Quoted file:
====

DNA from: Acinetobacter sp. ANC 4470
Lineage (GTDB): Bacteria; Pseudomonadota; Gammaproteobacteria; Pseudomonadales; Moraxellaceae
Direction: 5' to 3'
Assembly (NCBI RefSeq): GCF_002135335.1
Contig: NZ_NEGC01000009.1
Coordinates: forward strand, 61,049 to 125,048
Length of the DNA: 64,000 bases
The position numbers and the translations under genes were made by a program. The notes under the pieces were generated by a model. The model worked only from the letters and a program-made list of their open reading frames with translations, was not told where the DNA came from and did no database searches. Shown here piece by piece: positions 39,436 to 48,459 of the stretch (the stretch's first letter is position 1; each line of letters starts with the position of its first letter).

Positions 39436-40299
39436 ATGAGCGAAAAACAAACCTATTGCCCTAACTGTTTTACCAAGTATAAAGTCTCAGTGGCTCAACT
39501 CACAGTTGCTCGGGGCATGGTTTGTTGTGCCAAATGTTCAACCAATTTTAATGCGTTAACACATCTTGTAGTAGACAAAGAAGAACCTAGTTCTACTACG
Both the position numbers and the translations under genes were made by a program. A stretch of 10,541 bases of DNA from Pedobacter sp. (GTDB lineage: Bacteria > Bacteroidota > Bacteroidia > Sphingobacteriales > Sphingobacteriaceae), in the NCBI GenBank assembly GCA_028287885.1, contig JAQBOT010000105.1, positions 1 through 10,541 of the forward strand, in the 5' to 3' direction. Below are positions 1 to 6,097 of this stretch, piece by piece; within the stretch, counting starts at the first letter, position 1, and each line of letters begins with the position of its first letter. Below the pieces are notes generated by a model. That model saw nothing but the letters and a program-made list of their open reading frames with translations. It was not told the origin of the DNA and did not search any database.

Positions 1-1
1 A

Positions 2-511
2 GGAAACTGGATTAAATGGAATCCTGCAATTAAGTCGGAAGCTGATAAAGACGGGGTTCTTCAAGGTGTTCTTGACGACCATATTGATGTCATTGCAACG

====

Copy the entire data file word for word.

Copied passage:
DNA from: Acinetobacter sp. ANC 4470
Lineage (GTDB): Bacteria; Pseudomonadota; Gammaproteobacteria; Pseudomonadales; Moraxellaceae
Direction: 5' to 3'
Assembly (NCBI RefSeq): GCF_002135335.1
Contig: NZ_NEGC01000009.1
Coordinates: forward strand, 61,049 to 125,048
Length of the DNA: 64,000 bases
The position numbers and the translations under genes were made by a program. The notes under the pieces were generated by a model. The model worked only from the letters and a program-made list of their open reading frames with translations, was not told where the DNA came from and did no database searches. Shown here piece by piece: positions 39,436 to 48,459 of the stretch (the stretch's first letter is position 1; each line of letters starts with the position of its first letter).

Positions 39436-40299
39436 ATGAGCGAAAAACAAACCTATTGCCCTAACTGTTTTACCAAGTATAAAGTCTCAGTGGCTCAACT
39501 CACAGTTGCTCGGGGCATGGTTTGTTGTGCCAAATGTTCAACCAATTTTAATGCGTTAACACATCTTGTAGTAGACAAAGAAGAACCTAGTTCTACTACG
Both the position numbers and the translations under genes were made by a program. A stretch of 10,541 bases of DNA from Pedobacter sp. (GTDB lineage: Bacteria > Bacteroidota > Bacteroidia > Sphingobacteriales > Sphingobacteriaceae), in the NCBI GenBank assembly GCA_028287885.1, contig JAQBOT010000105.1, positions 1 through 10,541 of the forward strand, in the 5' to 3' direction. Below are positions 1 to 6,097 of this stretch, piece by piece; within the stretch, counting starts at the first letter, position 1, and each line of letters begins with the position of its first letter. Below the pieces are notes generated by a model. That model saw nothing but the letters and a program-made list of their open reading frames with translations. It was not told the origin of the DNA and did not search any database.

Positions 1-1
1 A

Positions 2-511
2 GGAAACTGGATTAAATGGAATCCTGCAATTAAGTCGGAAGCTGATAAAGACGGGGTTCTTCAAGGTGTTCTTGACGACCATATTGATGTCATTGCAACG